Managers, Supervisors to Begin Contributing to Retirement Plans as Redding Confronts its Massive Unfunded Pension Problem

Redding’s new city manager, his assistant and 50 other department heads, managers and supervisors will begin contributing to their retirement costs in a move the City Council hopes will be followed by other employee groups.

The council voted 5-0 to require the non-represented management team to begin making a 2 percent contribution to the Public Agency Retirement Services (PARS) plan. The action will save the city an estimated $134,500 a year, with $38,000 of that returning to the general fund, Personnel Director Sheri DeMaagd said.

A drop in the bucket, considering Redding has $207 million (and growing) in unfunded pension liabilities, but a step in the right direction. “This is the beginning of a great effort,” Mayor Brent Weaver said while promising that work in the months and years ahead to reduce the city’s liabilities will be ongoing. “Tonight is the first of many actions going forward.”

Councilwoman Francie Sullivan lauded the unrepresented management workers for being “the first to step up” and help the city confront its mounting pension obligations. “They’re giving up take-home pay, which is always difficult.”

“If this is handled correctly, we can emerge from this activity and be functional,” Weaver said, adding that one of the reasons new City Manager Barry Tippin outshone the other applicants for the position was the opinion that Tippin “had the best ideas for balancing the budget without going nuclear and tearing this community apart.”

Tackling the unfunded pension problem will require “hard work from all our city employees. We’re going to have to pull together,” Vice Mayor Kristen Schreder said. “Pension obligations are heavily on our minds,” Councilwoman Julie Winter agreed.

In a related move, the council voted 5-0 to approve Weaver’s response to the Shasta County Grand Jury report on the unfunded pension liabilities. The response, in essence, says the mayor agrees that the pension issue is a growing problem and that Tippin is hard at work on performance goals and agreements with the unions that are intended to result in a “balanced and stable 10-year General Fund financial plan.”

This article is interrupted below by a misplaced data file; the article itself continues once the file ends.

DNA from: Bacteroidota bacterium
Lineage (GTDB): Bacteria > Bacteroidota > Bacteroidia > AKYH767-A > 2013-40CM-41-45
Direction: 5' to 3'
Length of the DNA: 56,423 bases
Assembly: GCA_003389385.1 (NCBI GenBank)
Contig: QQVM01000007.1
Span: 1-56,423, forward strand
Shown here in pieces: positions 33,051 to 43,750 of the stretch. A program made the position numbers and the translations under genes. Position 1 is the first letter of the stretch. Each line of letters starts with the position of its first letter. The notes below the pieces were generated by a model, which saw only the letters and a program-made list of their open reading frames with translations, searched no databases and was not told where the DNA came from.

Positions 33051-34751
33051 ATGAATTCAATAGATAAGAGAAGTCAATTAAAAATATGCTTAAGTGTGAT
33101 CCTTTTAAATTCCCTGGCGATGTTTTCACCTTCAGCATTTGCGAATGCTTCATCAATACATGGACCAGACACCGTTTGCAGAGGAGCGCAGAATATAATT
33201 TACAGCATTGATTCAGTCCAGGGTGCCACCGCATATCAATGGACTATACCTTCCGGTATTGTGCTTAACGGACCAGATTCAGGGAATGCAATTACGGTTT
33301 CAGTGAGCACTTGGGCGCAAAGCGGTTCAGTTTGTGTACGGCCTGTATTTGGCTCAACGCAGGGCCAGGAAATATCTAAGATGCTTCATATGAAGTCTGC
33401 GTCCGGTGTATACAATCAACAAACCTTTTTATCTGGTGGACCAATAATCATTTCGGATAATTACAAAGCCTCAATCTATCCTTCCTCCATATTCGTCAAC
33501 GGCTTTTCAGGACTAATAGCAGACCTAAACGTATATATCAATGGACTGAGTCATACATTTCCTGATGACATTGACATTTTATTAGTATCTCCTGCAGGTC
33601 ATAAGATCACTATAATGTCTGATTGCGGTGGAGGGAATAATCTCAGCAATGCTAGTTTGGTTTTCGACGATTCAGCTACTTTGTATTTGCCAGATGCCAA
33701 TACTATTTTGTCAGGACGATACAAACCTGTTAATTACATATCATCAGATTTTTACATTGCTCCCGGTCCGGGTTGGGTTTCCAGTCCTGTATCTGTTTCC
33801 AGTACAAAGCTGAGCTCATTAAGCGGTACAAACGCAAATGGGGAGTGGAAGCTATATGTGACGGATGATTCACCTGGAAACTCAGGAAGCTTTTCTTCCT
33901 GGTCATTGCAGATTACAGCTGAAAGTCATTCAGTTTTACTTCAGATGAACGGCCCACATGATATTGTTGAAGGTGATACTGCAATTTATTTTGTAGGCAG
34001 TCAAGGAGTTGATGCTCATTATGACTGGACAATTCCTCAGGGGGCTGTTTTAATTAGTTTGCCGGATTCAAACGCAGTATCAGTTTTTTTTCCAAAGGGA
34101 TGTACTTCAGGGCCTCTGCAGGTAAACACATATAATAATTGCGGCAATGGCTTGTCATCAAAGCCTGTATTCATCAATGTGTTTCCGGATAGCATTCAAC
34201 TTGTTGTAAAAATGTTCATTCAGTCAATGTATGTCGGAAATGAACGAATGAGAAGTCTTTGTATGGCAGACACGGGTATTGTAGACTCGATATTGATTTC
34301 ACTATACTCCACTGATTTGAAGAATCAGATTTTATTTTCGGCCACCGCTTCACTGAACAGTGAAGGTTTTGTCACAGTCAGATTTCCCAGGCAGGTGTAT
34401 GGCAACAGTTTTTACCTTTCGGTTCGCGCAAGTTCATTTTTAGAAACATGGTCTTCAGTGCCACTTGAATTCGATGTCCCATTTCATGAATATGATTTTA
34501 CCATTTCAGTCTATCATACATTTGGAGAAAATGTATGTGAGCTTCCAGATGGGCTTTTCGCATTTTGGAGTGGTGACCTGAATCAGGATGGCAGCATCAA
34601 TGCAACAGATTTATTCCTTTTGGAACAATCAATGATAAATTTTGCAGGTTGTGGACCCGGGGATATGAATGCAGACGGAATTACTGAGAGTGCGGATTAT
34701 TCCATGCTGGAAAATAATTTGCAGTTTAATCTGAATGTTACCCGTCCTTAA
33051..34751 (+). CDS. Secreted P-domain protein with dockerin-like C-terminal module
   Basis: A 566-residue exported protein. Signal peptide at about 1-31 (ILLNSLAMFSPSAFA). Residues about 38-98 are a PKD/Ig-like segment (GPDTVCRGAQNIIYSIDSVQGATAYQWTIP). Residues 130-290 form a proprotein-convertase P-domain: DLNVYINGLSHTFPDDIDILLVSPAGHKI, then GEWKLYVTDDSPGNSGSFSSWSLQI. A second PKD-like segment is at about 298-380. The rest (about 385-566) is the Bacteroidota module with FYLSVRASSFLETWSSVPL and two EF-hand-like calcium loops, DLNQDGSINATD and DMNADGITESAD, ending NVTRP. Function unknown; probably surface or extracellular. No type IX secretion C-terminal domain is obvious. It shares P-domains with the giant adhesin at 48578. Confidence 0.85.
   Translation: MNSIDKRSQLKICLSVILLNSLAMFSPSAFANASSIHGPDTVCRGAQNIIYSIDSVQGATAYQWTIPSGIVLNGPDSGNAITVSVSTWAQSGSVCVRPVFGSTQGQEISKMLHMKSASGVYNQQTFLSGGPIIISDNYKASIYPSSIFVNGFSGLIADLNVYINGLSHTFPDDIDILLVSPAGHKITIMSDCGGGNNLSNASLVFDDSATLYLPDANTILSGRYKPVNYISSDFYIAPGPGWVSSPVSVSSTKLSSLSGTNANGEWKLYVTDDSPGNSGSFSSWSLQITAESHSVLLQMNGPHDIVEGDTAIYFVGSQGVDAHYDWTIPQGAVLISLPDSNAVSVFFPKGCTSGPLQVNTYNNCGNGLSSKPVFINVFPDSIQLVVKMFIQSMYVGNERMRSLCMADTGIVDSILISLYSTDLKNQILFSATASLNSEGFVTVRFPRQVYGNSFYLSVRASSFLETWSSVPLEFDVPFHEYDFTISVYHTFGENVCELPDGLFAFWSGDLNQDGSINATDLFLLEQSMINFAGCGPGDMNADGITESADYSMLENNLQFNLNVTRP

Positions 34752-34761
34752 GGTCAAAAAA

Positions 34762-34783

The city’s response goes on to state “By working with our labor partner groups, developing opportunities to increase revenues by finding new revenue sources and creating stimulus for economic development, the City of Redding should be able to mitigate the anticipated increases in CalPERS contributions and not impact services.”

In other action Wednesday, the council:

Picking up the trash

--Voted 5-0 to approve, in concept, a proposal by Tippin to shift responsibility for trash removal and shopping cart collection to the Solid Waste Division of the Public Works Department. Currently, the Police Department does the bulk of the cleanup and cart collection work with help from Development Services (code enforcement), Community Services (parks) and Public Works (solid waste utility).

“With the increase in the number of encampments and the proliferation of shopping cart theft, it is appropriate to better define the responsibilities more clearly from both a fiscal perspective as well as the administrative and functional roles,” Tippin said in his staff report.

Funding is already in place for the Solid Waste Division and the proposed changes will help streamline cleanup efforts on public property, Tippin said. Additionally, Solid Waste already has taken on state-mandated responsibilities for trash-related water quality and environmental stewardship of the Sacramento River and other waterways.

Dale Ball, one of the leaders of Shasta Support Service, a volunteer group that organizes community cleanups, voiced his support for the proposed change. “This is a great job of thinking outside the box” and a way to keep momentum going “when the money is not quite there.”

The formal shift in responsibilities will be considered by the council in September, Tippin said.

Cloud Column

--Heard a presentation from Jim Phillips, a sculptor, whose “cloud column” was recently installed in the middle of the roundabout at Shasta View Drive and Old Alturas Road as part of Redding’s Art in Public Places Program.

Jim Phillips gave a brief presentation on his donated "Cloud Column" sculpture. Photo by Jon Lewis.

Jim Phillips gave a brief presentation on his donated "Cloud Column" sculpture. Photo by Jon Lewis.